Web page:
— Gary Lemco
Hangmen Also Die (1943)
Director: Fritz Lang
Story by Bertolt Brecht and Fritz Lang
Starring: Brian Donlevy, Dennis O’Keefe, Anna Lee, Walter Brennan, Gene Lockhart, Tonio Selwart, Alexander Granach, Jonathan Hale
Cinematography: James Wong Howe
Music: Hanns Eisler
Running Time: 134 minutes
I must admit that I would not classify Fritz Lang’s Hangmen Also Die as a contributor to the film noir legacy, although its mordant visual style contributes to the theme, which is not the dark side of Hollywood but rather the dark side of humanity. On May 27, 1942, the Nazi “Protector” of the Czech Republic, Reinhard “The Hangman” Heydrich, was assassinated by an unknown gunman. Bertolt Brecht scripted his only successful Hollywood vehicle based on an apocryphal retelling of the incident, tracing the shooter, Dr. Svoboda (Brian Donlevy), as he tries to elude capture while the Czech people valiantly rise up to resist the terrible reprisals the Nazis inflicted. Given a fine ensemble of Polish, American, and British actors, Fritz Lang creates a political thriller of grand design and stunning psychological power, with Anna Lee as the naïve daughter of a Professor Novotny (Walter Brennan) who learns that patriotism is thicker than family blood.
The film opens with a kind of imperial décor as Reinhard Heydrich (Hans Heinrich von Twardowski (he accompanied Rick’s ex-girlfriend in Casablanca) arrogantly swaggers his way into the court, complaining of the Czechs as an inferior race whose work slowdowns in Skoda contaminate the German master-plan. A quick shot of uncredited Phil van Zandt (Citizen Kane) in SS regalia. We cut to Skoda immediately after the shooting of Reinhard: a Nazi staff contrasts to the horse-drawn wagon, as Anna Lee sees Donlevy hide from pursuing Nazi soldiers. When she deliberately misleads the soldiers as to the strange man’s direction, she enmeshes herself in a nightmare that will not end. Lang better merged noir with anti-Nazi propaganda in The Ministry of Fear; but once we enter Gestapo headquarters, the lighting and décor – courtesy of James Wong Howe – might as well be set in any medieval torture chamber.
Taxi driver Lionel Stander has been picked up while waiting for Donlevy; rather than confess under Nazi torture, he hurls himself through a window, the first of many Czech displays of self-sacrifice. Donlevy has ducked into a small theater, where a cinematic vision of Smetana’s The Moldau is in full force. Later, Walter Brennan will listen to this watershed piece on the radio. The theater fills with whispers that Heydrich has been shot: the air is rife with Czech nationalism. Anna Lee tells her father that she saw the assassin, but Brennan admonishes her that nobody must ever know; nobody must ever reveal the killer. Her fiancé Jan Horak (Dennis O’Keefe, recently of The Story of Dr. Wassell) asks what is the good of political assassination. He and Anna Lee are to be married, but their mutual sentiment of “tomorrow and tomorrow and tomorrow” smacks of Macbeth. The aunt Margaret Wycherly, later Ma in White Heat) utters practical wisdom that one man is not worth the hundreds who will die for his crime. Once her professor father is arrested as a hostage and possible reprisal victim, Anna Lee succumbs to temptation and departs for the Gestapo. The intercession of the underground leader (Jonathan Hale) changes her mind, as do the angry villagers of Skoda, but too late: German soldiers usher her “safely” to the Gestapo, who are eager for informants.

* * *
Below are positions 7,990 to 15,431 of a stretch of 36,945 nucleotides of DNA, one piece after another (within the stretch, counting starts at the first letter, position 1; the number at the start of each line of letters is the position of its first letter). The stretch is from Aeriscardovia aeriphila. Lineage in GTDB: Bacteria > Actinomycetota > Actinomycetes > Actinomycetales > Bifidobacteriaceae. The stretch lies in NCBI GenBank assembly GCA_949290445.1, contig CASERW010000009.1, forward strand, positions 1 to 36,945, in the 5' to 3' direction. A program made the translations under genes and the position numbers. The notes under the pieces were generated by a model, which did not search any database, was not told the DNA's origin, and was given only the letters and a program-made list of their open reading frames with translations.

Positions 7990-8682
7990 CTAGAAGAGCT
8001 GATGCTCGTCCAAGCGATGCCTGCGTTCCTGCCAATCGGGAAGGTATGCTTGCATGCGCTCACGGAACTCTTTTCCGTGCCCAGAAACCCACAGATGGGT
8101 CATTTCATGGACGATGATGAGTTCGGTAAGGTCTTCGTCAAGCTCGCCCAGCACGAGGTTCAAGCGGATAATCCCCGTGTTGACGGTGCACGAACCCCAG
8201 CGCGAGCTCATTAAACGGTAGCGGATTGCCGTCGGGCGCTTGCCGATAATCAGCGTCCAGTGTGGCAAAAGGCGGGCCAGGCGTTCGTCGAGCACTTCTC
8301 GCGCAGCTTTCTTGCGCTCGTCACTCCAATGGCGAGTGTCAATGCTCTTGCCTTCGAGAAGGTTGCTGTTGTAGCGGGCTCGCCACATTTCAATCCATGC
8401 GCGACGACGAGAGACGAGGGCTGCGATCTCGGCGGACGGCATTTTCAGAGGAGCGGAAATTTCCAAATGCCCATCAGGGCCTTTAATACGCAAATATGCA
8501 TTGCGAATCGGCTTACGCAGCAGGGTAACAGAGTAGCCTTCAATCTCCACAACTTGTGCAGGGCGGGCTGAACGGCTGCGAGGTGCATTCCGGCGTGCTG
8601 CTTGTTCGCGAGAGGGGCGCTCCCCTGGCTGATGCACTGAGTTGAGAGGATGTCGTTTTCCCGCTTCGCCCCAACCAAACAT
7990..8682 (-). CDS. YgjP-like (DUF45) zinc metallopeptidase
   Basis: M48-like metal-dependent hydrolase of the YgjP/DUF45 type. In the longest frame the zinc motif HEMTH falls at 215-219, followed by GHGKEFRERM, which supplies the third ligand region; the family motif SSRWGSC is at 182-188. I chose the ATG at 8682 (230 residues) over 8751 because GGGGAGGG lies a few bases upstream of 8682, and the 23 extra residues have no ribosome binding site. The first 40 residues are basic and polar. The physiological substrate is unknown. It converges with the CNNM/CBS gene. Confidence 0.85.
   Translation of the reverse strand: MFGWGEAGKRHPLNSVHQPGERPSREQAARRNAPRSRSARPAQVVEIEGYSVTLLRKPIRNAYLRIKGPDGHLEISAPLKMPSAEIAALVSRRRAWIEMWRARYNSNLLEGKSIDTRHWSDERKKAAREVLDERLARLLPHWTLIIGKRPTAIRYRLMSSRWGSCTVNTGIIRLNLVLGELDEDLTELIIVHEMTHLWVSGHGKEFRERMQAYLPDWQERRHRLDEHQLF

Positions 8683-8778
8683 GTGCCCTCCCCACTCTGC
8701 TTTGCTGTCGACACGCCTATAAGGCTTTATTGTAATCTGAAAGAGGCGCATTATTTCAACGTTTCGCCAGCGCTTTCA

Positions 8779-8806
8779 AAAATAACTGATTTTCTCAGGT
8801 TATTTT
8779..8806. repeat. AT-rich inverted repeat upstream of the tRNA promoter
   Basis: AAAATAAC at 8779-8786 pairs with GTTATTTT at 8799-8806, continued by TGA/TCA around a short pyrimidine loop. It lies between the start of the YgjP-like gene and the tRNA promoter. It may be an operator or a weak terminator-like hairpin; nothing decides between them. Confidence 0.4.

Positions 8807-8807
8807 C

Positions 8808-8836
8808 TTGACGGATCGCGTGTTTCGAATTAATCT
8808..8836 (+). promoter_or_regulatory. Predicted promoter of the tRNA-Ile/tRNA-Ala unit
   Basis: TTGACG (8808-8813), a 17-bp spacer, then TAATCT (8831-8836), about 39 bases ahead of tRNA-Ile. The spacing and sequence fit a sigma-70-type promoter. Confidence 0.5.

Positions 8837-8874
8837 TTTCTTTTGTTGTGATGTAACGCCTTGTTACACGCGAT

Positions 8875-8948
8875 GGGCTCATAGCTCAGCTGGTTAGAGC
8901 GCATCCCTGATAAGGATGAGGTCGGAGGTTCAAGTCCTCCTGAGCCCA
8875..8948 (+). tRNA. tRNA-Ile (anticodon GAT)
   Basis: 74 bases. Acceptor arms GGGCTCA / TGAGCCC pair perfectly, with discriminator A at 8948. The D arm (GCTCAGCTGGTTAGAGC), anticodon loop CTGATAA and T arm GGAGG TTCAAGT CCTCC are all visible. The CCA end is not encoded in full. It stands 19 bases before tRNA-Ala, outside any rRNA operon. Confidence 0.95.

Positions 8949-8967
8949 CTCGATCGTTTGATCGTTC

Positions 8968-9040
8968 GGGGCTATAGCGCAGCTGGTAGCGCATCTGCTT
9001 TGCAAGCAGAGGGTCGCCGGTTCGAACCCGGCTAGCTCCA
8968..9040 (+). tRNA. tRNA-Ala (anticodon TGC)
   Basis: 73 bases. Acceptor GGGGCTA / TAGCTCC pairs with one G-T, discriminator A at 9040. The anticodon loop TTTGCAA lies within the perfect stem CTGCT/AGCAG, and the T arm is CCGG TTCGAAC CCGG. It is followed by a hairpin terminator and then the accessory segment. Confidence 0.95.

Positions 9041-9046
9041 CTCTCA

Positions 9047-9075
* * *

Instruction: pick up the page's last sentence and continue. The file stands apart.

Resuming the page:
Lee’s character had protested that “even the Gestapo couldn’t be as inhuman as you are” to Hale and his invisible army of resistance fighters, but she is in for a rude awakening. Alexander Granath steals the show as the Gestapo inspector Gruber, who himself works for Kurt Haas (Tonio Selwart) and Ritter (Ludwig Donath). Gruber is a little bulldog, a sadist and extortionist who genuinely loves to manipulate people, especially the Czechs, whom Ritter calls “a marvelous people, stubborn to the end, the bitter end.” Even when Gruber’s investigations degenerate into revealing merely a love affair between Anna Lee and Donlevy, he deliberately puts O’Keefe into the mix so the lovers will quarrel among themselves. Gruber’s main ear is the beer merchant Emil Czaba (Gene Lockhart), a man who emerges from the shadows in an underground meeting, and who had already infiltrated the resistance in Pilsen; but his Achilles heel is his knowledge of the German language. In a spectacular frame-up, Czaba will take the fall as the executioner of Heydrich.
A major source of dramatic power are the scenes at the internment camp, where Czech patriots await execution. When Anna Lee visits her father for ten minutes prior to his scheduled shooting he dictates a last letter to his son for her to memorize: “live in a free land, where people live by themselves and for themselves. . .freedom: the real thing is fighting for freedom.” Connoisseurs of antiwar propaganda movies will recall these sentiments in Charles Laughton’s This Land is Mine or Henry Travers’ monologue from Socrates in The Moon is Down. Dwight Frye (Fritz, in Frankenstein) makes a cameo, urging that the Nazi’s permission to speak on the radio to urge the assassin to turn himself in is merely “a cat’s paw” manipulation of their fear. Charles Middleton (Ming the Merciless from Buck Rogers) plays another resistance fighter, one who helps trap Emil Czaba. Czaba will be reeled in at The Golden Quail, his favorite eatery; but all of Skoda conspires to convict him in the Nazis’ eyes. “They play with human beings like a cat with a mouse,” says Jan of the Nazi machine. Well, two can play the same game. Lang and Brecht make it perfectly clear that political expediency can make victims of anyone. An elaborate, inspiring wartime story telling from a couple of master craftsmen.